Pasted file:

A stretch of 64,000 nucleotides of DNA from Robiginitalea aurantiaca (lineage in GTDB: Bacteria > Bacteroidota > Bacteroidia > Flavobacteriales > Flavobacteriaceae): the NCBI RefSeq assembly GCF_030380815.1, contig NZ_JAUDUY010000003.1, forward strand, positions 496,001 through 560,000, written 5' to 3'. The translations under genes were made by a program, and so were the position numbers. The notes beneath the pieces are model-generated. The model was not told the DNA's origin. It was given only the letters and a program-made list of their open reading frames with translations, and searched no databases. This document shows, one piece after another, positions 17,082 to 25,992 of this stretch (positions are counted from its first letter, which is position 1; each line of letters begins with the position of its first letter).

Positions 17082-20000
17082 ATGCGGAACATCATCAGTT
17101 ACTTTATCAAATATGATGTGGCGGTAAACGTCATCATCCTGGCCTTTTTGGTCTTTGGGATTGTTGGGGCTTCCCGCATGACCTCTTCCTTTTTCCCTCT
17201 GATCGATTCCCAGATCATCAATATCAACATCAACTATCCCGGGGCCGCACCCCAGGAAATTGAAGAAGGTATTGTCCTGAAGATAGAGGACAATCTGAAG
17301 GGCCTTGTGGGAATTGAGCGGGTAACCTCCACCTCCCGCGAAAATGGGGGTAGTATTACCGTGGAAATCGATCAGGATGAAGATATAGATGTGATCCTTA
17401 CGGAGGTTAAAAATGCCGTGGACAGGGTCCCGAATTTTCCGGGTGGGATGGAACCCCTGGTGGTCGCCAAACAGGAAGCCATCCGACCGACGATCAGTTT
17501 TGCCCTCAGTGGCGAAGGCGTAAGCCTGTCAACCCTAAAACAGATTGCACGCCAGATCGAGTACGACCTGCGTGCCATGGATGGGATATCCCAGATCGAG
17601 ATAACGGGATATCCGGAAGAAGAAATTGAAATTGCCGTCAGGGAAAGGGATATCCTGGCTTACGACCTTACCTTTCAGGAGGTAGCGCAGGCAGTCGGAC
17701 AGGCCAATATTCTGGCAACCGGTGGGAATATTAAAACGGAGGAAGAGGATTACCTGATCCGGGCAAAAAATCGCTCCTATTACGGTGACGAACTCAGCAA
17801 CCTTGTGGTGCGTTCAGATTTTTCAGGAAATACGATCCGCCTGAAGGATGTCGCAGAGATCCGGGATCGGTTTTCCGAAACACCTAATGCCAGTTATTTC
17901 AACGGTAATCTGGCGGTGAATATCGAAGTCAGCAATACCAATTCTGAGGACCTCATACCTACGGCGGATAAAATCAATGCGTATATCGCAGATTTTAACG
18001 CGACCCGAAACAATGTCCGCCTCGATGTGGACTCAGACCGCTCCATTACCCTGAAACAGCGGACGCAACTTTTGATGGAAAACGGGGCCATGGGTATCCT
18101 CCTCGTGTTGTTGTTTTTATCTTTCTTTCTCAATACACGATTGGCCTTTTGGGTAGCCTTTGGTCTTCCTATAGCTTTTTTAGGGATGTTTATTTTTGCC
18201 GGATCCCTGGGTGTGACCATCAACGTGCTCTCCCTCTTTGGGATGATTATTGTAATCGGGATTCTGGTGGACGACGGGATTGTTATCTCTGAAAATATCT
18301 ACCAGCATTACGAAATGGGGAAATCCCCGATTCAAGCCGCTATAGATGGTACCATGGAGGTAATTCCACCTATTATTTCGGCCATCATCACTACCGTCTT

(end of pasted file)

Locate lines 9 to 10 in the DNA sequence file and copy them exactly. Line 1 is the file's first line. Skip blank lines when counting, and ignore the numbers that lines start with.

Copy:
17601 ATAACGGGATATCCGGAAGAAGAAATTGAAATTGCCGTCAGGGAAAGGGATATCCTGGCTTACGACCTTACCTTTCAGGAGGTAGCGCAGGCAGTCGGAC
17701 AGGCCAATATTCTGGCAACCGGTGGGAATATTAAAACGGAGGAAGAGGATTACCTGATCCGGGCAAAAAATCGCTCCTATTACGGTGACGAACTCAGCAA